An Outside idea: Do you sell drills or holes?

Theodore Levitt (a Harvard economist) often said that ‘People don’t buy a quarter-inch drill. They buy a quarter-inch hole.’ In other words, people don’t buy products or services, they buy solutions to their problems.

If you don’t know what problems your audience has or how you’re helping solve these problems, you might find it difficult to convince anyone to buy from you.

Warning though, when doing this, try not to get too high off of your product’s features. No one cares about features.

Instead, address your audience’s problems, their “pain points” by articulating how your product or service would benefit them.

To help you understand just how confusing (and boring) listing off features can be.

Imagine you’re looking for a web hosting service and you come across these two websites:

The first says

‘Our software can handle multiple cores of data at the same time which means during increased loading times, and your server will be stable.’

and the second says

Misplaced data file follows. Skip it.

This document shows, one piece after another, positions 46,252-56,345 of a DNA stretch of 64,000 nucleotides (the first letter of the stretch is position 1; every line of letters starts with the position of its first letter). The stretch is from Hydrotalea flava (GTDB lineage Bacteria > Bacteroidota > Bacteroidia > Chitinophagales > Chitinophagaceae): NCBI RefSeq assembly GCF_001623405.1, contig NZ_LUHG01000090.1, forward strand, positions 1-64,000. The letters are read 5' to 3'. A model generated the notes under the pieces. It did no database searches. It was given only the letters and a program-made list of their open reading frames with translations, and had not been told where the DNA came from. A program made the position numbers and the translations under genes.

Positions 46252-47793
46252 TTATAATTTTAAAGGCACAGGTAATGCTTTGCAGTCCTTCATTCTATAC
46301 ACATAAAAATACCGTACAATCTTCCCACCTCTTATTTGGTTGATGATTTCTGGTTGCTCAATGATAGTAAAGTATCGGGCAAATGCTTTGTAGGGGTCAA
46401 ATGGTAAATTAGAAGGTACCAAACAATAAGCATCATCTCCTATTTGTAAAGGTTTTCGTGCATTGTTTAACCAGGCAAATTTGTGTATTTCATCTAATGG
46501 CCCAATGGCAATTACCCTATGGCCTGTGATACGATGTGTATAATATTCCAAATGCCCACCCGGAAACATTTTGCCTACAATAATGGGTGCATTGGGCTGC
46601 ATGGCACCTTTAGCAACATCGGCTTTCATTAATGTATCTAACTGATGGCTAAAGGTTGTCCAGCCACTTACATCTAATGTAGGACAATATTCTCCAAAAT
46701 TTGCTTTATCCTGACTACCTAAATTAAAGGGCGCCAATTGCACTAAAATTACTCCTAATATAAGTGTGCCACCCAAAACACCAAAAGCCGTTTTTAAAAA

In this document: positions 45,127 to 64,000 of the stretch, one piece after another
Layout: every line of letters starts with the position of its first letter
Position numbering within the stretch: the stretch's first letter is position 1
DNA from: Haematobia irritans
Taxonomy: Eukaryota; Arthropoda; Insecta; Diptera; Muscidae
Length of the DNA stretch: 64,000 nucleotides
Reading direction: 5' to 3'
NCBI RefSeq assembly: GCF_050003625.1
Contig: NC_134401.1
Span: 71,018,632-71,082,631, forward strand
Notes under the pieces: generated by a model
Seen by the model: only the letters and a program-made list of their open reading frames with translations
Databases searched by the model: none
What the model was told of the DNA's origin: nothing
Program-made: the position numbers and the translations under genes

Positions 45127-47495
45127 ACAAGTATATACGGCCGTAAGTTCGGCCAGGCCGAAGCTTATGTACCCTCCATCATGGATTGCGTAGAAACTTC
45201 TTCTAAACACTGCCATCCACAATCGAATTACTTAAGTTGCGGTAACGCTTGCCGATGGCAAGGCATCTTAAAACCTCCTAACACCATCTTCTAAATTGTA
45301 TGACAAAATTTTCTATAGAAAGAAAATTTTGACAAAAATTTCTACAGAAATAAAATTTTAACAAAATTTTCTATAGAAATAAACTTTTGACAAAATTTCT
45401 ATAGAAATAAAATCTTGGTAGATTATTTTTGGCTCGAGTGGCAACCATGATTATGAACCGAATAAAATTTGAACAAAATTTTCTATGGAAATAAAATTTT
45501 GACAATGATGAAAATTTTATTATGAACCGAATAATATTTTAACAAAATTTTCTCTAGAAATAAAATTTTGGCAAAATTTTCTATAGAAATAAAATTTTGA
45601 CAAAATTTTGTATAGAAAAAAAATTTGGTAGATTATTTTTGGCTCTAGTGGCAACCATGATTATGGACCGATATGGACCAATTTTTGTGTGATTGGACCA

‘Even if your site gets featured on the front page of The BBC and brings in 200,000 visits an hour… your site won’t go down.’

I’ll take 2 please. And so will you. Because we have absolutely no idea what is going on in 1 or how it can help us.

Steve Blank, a former Google employee, devised the following method for getting your message straight. We love it.

We help X do Y by doing Z.

That’s it, simple huh… Start with your X – That’s your audience or (avatar – if you read last week’s email), Your avatar’s challenge (Y) and your Z – which is your solution.

We’ve got a handy printout you can download to help you get clear on your message which you can find here.

Onwards and U
pwards my friend.


About the author

My clients build brilliant businesses and spend more time with their families.

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